Kenneth Langa and Michael Hurd discuss impact of education on dementia
NIA Aging Centers News Reference
New research findings published in the NEJM indicate that the risk of dementia has been decreasing over the past 3 decades for Americans with at least a high school education. Some connect this trend to the adoption of healthier lifestyles. Others worry that increasing rates of obesity and diabetes may offset factors leading to this downward trend. Kenneth Langa says these findings suggest that "even without a big breakthrough in medication or a vaccine that would stop the Alzheimer’s process, we can do things that lower the risk of dementia long-term." Michael Hurd, who projected in 2013 that the cost of dementia care in the US would more than double by 2040, says the causal relationship between education and dementia is still a "major puzzle," and it's too soon to say what these new findings mean for future dementia care costs.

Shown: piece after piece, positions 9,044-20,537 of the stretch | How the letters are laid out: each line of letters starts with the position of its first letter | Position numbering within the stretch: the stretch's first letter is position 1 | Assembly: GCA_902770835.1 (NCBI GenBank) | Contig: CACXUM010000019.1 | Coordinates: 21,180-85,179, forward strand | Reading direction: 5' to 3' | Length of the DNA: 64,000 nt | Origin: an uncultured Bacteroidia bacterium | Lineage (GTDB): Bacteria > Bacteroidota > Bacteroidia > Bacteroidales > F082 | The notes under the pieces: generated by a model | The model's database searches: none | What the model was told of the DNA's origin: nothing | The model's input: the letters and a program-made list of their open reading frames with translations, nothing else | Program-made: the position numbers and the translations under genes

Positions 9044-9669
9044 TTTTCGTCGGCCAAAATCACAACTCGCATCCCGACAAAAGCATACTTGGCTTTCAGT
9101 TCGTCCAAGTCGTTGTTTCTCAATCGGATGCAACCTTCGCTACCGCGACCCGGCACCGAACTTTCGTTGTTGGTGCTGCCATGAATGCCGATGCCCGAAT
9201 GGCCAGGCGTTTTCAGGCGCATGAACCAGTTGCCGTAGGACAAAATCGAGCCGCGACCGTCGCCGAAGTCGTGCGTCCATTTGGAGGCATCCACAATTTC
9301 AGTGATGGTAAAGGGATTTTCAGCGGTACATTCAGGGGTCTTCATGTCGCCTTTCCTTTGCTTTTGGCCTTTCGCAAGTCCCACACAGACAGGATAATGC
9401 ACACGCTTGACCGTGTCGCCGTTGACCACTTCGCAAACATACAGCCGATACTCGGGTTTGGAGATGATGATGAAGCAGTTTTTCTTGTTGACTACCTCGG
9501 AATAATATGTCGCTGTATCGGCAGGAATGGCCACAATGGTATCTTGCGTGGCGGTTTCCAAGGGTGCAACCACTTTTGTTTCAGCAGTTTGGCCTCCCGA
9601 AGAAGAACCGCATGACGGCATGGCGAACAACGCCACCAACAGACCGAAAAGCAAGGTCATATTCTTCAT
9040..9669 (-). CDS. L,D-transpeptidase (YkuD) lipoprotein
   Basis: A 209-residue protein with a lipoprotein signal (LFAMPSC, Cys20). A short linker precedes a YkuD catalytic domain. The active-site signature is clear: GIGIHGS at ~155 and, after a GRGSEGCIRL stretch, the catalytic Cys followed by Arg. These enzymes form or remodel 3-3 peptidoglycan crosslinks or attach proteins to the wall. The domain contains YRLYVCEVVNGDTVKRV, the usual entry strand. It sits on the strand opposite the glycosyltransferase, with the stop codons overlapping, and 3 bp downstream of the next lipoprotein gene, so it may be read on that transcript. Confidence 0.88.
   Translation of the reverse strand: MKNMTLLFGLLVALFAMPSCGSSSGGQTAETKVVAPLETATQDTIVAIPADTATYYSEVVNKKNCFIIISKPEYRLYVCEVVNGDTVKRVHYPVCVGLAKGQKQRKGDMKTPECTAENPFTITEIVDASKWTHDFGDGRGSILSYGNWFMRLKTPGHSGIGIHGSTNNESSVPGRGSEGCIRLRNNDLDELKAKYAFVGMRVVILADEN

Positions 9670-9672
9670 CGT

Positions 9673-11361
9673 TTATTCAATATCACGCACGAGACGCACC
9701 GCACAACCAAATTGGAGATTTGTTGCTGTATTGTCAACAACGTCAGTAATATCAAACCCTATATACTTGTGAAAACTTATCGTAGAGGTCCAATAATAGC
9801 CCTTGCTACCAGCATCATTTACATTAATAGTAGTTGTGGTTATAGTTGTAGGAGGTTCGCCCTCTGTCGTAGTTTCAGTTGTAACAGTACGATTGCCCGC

"Education May Cut Dementia Risk, Study Finds" - New York Times. 2/10/2016.
"Can Dementia Be Prevented? Education May Bolster Brain Against Risk" - NPR. 2/12/2016.
"Education tied to lower dementia risk: study" - Globe and Mail. 2/16/2016.